The Renewable Energy Target (RET) requires electricity retailers to purchase a specified amount of renewable energy (the target) from certified generators of renewable energy. At present burning native woodchips or other biomass, is not a certified form of renewable energy under the RET. Including biomass burning in the RET will cause a number of direct
The Australia Institute has made a submission to the Senate Standing Committee on Environment and Communications, References Committee Inquiry into environmental offsets. We argue that while offsets are often imperfect and need to be well managed, they have a place in environmental management. Our submission relates to the economics of environmental offsets and our experience
The Australia Institute has made a submission to the House of Representatives Standing Committee on the Environment inquiry, Streamlining environmental regulation, ‘green tape’, and one stop shops. Our submission draws on earlier TAI research conducted jointly with the Minerals Council of Australia, which found that there is considerable room for improvement in environmental regulation. A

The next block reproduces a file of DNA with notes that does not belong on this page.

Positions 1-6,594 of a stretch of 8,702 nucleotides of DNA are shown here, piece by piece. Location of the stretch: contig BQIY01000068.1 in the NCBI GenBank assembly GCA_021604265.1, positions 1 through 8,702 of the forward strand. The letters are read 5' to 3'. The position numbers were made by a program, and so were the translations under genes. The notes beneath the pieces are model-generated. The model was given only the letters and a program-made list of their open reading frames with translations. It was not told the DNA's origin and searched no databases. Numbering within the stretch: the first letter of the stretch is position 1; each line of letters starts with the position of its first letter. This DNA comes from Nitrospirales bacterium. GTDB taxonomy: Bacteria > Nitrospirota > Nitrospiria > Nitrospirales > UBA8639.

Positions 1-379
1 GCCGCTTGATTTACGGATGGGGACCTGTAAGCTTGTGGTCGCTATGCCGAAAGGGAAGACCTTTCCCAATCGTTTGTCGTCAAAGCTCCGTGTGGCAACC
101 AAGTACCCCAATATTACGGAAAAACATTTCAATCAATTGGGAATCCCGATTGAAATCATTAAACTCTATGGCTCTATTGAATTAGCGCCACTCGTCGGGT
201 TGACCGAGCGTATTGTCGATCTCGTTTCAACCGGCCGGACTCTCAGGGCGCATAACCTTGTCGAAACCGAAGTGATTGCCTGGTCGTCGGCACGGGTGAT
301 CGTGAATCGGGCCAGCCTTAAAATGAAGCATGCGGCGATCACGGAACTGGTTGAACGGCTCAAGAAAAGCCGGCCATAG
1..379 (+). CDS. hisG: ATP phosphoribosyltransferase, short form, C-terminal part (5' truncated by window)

In November 2013 The Australia Institute made a submission on the application to modify the consent conditions of Rio Tinto’s Warkworth mine, near Singleton in the Hunter Valley, NSW. This modification allows the mine to expand into areas that the Land and Environment Court had disallowed, as the economic benefits of doing so did not
Despite a great deal of enthusiasm about green jobs, there has been surprisingly little interest in what the concept actually means. Given that the precise definition of a green job will ultimately determine both the environmental effectiveness of the growing body of green-collar workers and the value received in return for significant public investment, the